3 Best Practices for Condo Management Complaint Resolution

10 July 2016 - 10:52, by , in Condo Management, No comments

Condo management is a multifaceted service. A condo management professional is part financial advisor, part building maintenance person, and, as we discuss today, part community conflict resolution coach.Couple shaking hands

In this post, we discuss the interpersonal part of condo management, and offer 3 tips to help track and resolve resident conflicts and complaints.

Why are condo community conflicts so common?

Condo living is a great way of life, but condo community conflicts are quite common due to the diverse groups sharing the same living space. Some of these groups are less compatible than others: your single, 25-year old tenant will have very different noise, lifestyle, and living expectations than the married elderly couple next door. When these two disparate demographics shack up next door to one another, problems can arise!

What are the most common complains condo management has to deal with?

Condo owners, investors, and board members swear by our conflict resolution services in large part because they’re so common! We have a proven track record of success with conflict resolution, which allows owners, investors, and board members to maintain their focus on other duties.

These are some of the complaints that your condo management team is forced to deal with on a daily basis:

  • Noise complaints from loud music, exercise equipment, or social gatherings
  • Maintenance follow-ups
  • Complaints regarding the misuse of shared spaces and facilities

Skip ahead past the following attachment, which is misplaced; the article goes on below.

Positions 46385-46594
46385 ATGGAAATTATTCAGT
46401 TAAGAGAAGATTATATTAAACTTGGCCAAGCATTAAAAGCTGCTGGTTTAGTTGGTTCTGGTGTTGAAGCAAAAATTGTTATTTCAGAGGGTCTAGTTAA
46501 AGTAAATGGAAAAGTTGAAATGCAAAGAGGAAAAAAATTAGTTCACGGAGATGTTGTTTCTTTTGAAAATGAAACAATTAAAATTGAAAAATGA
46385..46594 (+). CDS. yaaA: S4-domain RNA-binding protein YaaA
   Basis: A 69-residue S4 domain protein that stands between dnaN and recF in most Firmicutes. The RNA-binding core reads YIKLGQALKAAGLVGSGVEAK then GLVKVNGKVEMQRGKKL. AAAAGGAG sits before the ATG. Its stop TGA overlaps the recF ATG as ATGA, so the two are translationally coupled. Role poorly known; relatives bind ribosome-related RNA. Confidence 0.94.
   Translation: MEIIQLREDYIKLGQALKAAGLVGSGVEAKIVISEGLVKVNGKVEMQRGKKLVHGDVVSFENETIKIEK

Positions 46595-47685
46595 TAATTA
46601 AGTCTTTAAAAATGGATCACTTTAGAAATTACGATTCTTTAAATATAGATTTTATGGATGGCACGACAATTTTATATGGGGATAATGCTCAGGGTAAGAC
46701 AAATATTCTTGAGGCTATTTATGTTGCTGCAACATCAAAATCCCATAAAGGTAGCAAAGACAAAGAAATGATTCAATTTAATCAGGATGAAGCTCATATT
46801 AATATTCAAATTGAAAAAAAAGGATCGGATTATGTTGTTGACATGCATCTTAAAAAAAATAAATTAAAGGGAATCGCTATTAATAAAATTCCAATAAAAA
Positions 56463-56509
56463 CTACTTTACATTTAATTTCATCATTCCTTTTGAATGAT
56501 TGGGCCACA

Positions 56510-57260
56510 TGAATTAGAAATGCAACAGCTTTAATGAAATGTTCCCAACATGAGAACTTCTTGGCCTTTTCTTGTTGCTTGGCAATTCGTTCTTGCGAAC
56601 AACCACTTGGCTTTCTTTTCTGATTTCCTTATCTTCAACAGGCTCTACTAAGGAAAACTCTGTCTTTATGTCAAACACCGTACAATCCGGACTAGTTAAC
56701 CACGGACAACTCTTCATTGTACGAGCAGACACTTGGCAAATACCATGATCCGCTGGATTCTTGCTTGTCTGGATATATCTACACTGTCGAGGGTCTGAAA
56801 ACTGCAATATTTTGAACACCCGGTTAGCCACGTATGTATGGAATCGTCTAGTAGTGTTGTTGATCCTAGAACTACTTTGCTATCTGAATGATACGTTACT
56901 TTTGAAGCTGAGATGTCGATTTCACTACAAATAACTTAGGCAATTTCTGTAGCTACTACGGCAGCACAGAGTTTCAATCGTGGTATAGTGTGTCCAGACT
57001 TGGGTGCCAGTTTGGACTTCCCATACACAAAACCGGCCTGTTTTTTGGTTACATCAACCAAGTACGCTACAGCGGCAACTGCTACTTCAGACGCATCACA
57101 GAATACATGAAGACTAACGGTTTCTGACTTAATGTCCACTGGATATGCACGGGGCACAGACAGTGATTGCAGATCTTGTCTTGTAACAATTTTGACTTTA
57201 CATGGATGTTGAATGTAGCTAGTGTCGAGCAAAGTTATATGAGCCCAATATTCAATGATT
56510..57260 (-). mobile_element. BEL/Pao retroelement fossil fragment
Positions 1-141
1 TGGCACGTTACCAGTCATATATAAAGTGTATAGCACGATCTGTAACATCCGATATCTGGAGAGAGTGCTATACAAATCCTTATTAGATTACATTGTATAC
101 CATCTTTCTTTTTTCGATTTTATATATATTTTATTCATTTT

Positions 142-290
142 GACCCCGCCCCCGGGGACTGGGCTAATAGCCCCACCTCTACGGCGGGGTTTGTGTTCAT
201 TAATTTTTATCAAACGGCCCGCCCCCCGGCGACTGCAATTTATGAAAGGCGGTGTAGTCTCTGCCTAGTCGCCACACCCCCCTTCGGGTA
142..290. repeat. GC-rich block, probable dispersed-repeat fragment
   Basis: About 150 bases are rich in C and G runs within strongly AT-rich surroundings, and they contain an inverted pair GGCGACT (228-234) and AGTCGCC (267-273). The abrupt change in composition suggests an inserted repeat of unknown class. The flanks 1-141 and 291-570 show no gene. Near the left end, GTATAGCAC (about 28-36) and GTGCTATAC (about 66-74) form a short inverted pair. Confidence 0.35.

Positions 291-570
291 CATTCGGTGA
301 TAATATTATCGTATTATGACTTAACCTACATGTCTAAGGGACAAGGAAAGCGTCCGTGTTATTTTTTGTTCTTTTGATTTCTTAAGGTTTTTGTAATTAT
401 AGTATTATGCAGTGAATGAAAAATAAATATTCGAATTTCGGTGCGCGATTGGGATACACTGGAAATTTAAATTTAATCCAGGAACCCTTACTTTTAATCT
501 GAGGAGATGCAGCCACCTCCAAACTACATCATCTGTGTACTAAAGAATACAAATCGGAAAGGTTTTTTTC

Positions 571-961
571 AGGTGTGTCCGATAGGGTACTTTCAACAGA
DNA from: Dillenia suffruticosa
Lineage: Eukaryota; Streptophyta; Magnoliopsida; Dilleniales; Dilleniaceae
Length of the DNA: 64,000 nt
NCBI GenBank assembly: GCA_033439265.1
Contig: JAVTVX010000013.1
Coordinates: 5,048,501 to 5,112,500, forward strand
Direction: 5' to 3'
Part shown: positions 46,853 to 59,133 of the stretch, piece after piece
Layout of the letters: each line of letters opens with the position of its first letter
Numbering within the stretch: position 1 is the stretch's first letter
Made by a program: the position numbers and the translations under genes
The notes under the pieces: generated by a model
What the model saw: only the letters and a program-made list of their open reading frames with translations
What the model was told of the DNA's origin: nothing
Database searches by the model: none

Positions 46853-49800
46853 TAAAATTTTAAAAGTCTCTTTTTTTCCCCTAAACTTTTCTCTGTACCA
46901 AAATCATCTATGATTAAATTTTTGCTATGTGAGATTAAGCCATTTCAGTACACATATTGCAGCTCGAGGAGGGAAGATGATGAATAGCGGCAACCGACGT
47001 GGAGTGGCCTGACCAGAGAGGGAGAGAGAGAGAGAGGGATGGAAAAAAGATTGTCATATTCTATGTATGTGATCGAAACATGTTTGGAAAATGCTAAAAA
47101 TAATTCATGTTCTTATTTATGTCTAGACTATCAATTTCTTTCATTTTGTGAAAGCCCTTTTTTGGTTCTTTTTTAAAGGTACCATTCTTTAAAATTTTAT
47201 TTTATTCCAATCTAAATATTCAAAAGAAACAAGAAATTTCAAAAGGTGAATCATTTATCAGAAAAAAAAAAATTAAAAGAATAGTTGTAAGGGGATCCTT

• Requests for financial information or statements
  • Special assessment charges
  • Requests for greater communication with condo board members
  • Complaints regarding condo fees
  • Complaints regarding pets

How does condo management handle these complaints?

Once the first complaint is filed, condo management will enter it into their records. Keeping records in this way ensures that the complaint will be addressed, and gives condo management a concrete date to refer to if a follow-up request is submitted. This “paper trail” gives peace of mind to residents and helps the condo management team stay organized.

Though every condo management company will operate according to their unique brand vision and company ethics, Mareka Properties (2000) Ltd recommends the following 3 best practices:

  • Develop complaint processing standards. Your condo management may way to provide tenants with formal complaint forms, or simply log them in a shared notebook. For larger condo communities, we recommend a formalized process, as relying on a disorganized complaint log book – or worse: chance encounters with condo management in the hallways – is an inefficient system.
  • Create a spreadsheet or logbook to track conflict or complaint resolution. Organize complaints based on resident names, complaint categories, and reporting dates. This will help you track your conflict and complaint resolution more effectively. If a resident follows up, being able to refer back to a detailed log book will be very useful, and will increase their confidence in your condo management skills.
  • Emphasize transparency with residents and board members when property complaints arise. Keep your residents and board members in the loop about all maintenance issues and property repairs. This will increase their confidence in your condo management abilities, as well as increasing their understanding and acceptance of condo fees.

You can learn more about our condo management and conflict resolution services by visiting http://marekapm.com/condo-property-management/.

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